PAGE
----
Poetry London was a generous outlet. Twenty-seven Wales-connected titles were reviewed, and although reviews were typically of three poets (a customary approach of the magazine towards new, established and major figures alike), space allotted to each title was strong (500–600 words). Poetry London was also impressively resistant to pigeonholing, with very little emphasis on grouping Welsh or Wales-based poets together (there are just two instances of such grouping – in both cases the titles sit in marked contrast to one another, and no efforts are made to connect them by virtue of their ‘Welshness’).

The Times Literary Supplement, like Poetry Review, is a much sought-after platform, although, as we know, it covers a wide range of literary and scholarly material in its reviews. It provided coverage to twenty-one titles authored by Welsh poets writing in English over the period. All of these were within single-title reviews, allowing for varying degrees of engagement according to whether they were ‘In Brief’ reviews (around 300–350 words) or more detailed analyses (around 700 words). Notably, the twenty-one reviews were shared between eleven poets in total, with certain poets receiving reviews for several titles over the years. By contrast, two debutants were reviewed in 2000 another in 2004, and another in 2009. In other words, securing an initial review tended to lead to further reviews in the future – suggesting that the TLS appears to work along a momentum model within its pages. The TLS also provided an interesting gender contrast. Twelve titles under review were authored by male poets, while nine were authored by female poets. This was not reflective of the survey as a whole, where women outweighed men for coverage in both individual magazines and overall.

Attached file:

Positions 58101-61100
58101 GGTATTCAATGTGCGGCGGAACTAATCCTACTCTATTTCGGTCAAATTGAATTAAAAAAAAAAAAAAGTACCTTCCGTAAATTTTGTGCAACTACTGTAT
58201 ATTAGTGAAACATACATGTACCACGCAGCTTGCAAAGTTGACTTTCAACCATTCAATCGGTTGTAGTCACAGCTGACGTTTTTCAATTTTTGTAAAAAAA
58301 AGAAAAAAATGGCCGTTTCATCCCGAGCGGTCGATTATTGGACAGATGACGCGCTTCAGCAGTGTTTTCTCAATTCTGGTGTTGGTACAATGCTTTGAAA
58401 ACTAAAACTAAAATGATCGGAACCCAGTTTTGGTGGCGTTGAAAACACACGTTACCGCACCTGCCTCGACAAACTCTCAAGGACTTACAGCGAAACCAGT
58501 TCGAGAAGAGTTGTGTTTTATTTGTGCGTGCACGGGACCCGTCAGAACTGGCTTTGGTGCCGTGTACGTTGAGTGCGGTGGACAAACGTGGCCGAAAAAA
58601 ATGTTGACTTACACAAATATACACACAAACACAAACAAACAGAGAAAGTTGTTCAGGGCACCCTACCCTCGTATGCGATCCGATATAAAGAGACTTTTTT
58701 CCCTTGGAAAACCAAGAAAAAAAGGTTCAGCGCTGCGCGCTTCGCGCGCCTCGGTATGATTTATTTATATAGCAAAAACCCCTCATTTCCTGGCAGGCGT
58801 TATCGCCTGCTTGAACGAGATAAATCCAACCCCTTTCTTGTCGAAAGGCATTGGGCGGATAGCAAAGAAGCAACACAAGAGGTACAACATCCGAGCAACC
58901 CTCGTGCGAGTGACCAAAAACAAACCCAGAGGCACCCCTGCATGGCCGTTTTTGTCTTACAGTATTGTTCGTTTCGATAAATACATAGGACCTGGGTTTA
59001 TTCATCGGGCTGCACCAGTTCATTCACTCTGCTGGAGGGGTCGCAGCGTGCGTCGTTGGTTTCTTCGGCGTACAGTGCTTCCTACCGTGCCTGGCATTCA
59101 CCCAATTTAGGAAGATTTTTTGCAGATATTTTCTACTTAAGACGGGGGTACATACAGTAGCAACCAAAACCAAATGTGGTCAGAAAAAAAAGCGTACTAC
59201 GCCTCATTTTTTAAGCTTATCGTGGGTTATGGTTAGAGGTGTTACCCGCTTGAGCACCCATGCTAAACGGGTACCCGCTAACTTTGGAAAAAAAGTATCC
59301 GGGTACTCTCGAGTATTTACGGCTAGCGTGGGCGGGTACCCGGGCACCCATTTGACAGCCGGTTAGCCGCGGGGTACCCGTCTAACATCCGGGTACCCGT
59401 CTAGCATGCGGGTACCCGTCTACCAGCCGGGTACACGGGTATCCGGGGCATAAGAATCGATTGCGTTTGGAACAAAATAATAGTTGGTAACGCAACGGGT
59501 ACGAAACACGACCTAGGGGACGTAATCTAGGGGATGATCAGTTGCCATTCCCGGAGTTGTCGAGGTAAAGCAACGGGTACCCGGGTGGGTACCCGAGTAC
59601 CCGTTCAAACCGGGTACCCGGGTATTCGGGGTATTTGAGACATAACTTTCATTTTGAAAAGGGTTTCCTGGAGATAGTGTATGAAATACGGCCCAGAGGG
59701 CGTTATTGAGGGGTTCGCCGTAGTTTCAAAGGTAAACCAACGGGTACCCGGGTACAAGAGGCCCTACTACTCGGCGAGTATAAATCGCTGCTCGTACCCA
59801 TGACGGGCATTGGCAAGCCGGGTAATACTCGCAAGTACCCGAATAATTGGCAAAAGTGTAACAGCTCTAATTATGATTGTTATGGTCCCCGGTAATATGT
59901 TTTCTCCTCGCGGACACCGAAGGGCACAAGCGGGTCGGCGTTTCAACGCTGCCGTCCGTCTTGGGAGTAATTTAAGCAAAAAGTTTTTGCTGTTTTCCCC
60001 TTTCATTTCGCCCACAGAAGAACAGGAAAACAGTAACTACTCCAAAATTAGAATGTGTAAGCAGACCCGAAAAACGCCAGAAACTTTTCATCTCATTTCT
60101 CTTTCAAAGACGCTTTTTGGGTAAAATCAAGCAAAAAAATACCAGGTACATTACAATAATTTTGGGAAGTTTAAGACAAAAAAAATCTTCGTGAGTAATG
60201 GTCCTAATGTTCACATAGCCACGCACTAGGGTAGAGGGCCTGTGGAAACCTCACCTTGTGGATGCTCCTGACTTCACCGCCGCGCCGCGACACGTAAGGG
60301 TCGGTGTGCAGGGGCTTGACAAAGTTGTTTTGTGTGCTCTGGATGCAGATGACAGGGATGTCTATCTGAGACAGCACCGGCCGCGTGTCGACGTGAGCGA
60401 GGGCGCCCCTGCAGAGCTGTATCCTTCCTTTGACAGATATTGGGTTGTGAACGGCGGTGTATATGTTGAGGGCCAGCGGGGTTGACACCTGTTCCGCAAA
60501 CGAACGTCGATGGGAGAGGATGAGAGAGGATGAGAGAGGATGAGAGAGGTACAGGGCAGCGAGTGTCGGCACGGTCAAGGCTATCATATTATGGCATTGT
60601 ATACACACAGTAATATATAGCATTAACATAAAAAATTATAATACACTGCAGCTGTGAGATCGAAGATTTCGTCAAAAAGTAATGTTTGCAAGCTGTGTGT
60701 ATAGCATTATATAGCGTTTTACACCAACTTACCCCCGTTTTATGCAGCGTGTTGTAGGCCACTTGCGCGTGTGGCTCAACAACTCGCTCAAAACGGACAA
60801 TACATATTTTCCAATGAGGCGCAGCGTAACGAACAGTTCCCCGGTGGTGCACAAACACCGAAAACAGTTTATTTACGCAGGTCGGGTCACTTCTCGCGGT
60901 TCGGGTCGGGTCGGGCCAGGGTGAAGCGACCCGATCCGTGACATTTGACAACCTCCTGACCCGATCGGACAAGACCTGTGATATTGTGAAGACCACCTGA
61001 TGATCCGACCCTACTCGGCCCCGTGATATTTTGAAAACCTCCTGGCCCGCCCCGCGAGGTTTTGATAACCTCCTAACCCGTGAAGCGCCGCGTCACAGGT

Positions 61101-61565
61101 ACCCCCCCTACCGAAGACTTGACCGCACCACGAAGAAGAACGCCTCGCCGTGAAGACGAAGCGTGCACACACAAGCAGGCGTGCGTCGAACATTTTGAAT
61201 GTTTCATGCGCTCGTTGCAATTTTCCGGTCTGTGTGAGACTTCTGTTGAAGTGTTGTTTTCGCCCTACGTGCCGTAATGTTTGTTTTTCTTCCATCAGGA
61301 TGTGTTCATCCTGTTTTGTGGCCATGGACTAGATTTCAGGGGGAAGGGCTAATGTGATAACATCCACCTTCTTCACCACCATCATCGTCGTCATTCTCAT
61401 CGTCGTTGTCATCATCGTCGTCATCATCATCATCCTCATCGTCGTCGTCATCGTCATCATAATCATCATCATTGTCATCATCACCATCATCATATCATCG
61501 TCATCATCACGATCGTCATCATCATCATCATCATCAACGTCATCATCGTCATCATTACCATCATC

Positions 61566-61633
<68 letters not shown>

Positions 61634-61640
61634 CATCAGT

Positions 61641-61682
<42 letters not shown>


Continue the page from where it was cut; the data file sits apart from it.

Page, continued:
Securing reviews in the broadsheets remains a goal for poets. Anecdotal evidence from poets suggests that this registers high on the scale of significance – which is to be expected. Space in the newspapers is difficult to achieve: pressure on pages coupled with poetry’s relatively marginal status in the wider literary culture means that opportunity is scant. Good fortune in the prize culture certainly seems to help. Several titles given coverage had already secured nominations for one of the two major UK poetry awards – the Forward and T S Eliot prizes. There was the impression that coverage tended to reflect, rather than inform, the culture.

Overall, the survey has been highly informative in terms of reception. It demonstrates a generally very positive critical response to the output with which we are concerned, suggesting that Welsh Anglophone poetry is in rude health; it demonstrates a responsiveness on the part of editors to the output in providing coverage, even if the degree of focus is variable. It confirms the belief in a poetic shift as regards Anglophone poetry from Wales: women are now at the centre of output and coverage. It also led me to consider the competing demands of individual poets alongside the demands of a renaissance in our national literature. While I was struck by the unexpected breadth of reviews recorded – their sheer number – I was also struck by the fact that very few poets seem to have secured deep focus in the pages of poetry magazines outside of Wales. Factored into this, of course, is the very nature of our study: post-1997 emergent voices. Many poets under our study have completed only one or perhaps two collections, and thus they will inevitably find it harder to secure major-focus scrutiny. It will be interesting to see how the years progress their fortunes. Poetry, after all, is the long game.

Mapping Poetic Emergence

The focus of Devolved Voices is on poets who have emerged since 1997. One of our key initial tasks therefore has been to develop a discussion document that seeks to pinpoint 7 stages of emergence. We’ll soon be publishing our document on this blog.